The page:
Jack White – of White Stripes fame (and Cold Mountain, let's not forget) – opened Third Man Records in a city known for country music. He won't likely be manning the register when you go by (though he did send 1000 of his 2012 solo albums from here by helium balloons – apparently only five were found), but it's clearly a business true to his unique aesthetic. It starred on the Comedy Central TV show The Colbert Report where the mock-conservative talking head recorded with the label's band Black Belles. (See Jack hold his own with Colbert.)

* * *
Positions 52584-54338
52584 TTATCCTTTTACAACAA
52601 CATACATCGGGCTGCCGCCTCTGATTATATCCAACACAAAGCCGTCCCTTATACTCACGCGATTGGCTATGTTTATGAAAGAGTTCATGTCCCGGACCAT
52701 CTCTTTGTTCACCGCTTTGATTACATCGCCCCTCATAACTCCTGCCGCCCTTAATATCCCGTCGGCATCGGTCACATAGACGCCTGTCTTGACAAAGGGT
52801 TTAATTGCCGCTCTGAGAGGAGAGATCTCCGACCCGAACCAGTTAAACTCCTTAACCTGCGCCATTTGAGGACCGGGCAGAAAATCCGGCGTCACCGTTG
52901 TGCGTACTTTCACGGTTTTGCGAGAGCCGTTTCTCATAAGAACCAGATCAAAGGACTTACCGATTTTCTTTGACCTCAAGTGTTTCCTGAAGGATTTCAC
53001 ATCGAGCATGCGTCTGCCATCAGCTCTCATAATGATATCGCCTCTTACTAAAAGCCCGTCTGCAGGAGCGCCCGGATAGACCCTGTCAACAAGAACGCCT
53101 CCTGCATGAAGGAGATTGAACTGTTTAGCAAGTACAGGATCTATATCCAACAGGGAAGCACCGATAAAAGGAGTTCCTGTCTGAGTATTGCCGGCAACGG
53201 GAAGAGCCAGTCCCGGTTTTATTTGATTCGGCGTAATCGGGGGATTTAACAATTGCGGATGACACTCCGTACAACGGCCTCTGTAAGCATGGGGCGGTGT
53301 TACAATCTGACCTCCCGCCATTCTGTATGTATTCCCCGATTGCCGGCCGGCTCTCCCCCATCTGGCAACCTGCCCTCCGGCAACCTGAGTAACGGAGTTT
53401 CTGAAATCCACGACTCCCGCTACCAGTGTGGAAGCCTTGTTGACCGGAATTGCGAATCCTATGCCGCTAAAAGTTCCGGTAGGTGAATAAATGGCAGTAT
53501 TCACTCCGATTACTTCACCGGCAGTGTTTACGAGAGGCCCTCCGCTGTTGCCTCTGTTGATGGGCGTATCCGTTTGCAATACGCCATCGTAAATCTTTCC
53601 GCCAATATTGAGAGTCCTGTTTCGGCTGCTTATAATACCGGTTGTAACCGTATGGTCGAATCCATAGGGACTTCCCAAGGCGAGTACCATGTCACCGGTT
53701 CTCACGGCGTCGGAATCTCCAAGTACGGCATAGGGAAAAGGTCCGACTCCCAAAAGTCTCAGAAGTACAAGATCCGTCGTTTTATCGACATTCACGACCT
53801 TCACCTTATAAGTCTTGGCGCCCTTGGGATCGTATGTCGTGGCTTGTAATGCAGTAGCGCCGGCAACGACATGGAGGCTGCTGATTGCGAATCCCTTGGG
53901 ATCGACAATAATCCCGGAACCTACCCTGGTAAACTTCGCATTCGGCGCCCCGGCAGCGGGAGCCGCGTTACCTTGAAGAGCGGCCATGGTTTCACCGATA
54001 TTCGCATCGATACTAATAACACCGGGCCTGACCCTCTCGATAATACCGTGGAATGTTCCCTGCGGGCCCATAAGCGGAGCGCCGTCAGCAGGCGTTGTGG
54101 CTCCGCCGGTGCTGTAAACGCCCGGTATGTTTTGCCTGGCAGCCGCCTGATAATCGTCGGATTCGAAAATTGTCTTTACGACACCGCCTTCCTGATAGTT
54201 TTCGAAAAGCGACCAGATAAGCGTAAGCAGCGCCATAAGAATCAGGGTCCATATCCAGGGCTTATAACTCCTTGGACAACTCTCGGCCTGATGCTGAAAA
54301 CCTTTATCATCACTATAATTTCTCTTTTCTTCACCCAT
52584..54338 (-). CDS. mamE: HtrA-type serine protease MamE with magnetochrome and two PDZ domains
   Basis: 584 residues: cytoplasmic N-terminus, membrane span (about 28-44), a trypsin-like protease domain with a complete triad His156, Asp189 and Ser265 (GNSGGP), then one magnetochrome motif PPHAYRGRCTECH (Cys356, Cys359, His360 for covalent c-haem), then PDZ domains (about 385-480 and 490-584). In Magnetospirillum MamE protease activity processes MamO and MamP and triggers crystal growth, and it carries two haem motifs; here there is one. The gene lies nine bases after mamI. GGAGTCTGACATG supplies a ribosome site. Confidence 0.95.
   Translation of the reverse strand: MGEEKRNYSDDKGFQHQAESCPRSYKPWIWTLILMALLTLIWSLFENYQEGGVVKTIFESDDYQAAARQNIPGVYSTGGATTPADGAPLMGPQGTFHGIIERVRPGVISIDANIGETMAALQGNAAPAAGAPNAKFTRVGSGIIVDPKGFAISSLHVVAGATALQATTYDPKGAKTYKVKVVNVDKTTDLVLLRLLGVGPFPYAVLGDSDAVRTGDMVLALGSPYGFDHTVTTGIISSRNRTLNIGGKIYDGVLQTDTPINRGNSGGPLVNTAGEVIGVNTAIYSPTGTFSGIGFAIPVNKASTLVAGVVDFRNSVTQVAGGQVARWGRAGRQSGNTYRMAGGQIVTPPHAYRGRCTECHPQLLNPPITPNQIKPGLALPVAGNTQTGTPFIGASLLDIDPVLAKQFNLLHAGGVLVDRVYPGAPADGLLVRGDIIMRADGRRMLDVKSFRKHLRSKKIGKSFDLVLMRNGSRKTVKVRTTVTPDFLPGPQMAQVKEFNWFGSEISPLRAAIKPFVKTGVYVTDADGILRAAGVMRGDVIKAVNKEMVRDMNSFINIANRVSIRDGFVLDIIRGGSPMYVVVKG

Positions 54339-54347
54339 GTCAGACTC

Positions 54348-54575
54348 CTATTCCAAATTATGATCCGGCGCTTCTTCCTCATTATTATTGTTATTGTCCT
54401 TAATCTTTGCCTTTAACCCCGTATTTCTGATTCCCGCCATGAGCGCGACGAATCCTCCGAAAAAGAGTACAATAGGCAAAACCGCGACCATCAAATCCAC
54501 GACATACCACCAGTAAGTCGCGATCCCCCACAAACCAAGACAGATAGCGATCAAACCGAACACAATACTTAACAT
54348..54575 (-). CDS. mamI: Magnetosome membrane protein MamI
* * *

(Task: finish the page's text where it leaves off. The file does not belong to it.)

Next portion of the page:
The most famous street no one thinks about? Even Google? Could be Belmar's E, which Bruce Springsteen's back-up band named itself for. It's a residential block, just off 10th Avenue that Bruce immortalized in '10th Avenue Freezeout,' that Google's Street View van decided to skip (so far). You can discuss what you've seen, and see Jersey-fried rock, at the Stone Pony in Asbury Park, where Springsteen's played.
37. Marc Bolan tree, London
Marc Bolan – the frontman from T Rex – died when his girlfriend lost control of her purple Mini 1275 GT at 4am on September 16, 1977, and slammed in a sycamore on Queens Ride, Barnes, in south London. Apparently a tire burst. Bolan died instantly. The tree has become recognized as the 'Marc Bolan Rock Shrine,' where his son put up a memorial on the 20th anniversary of his death.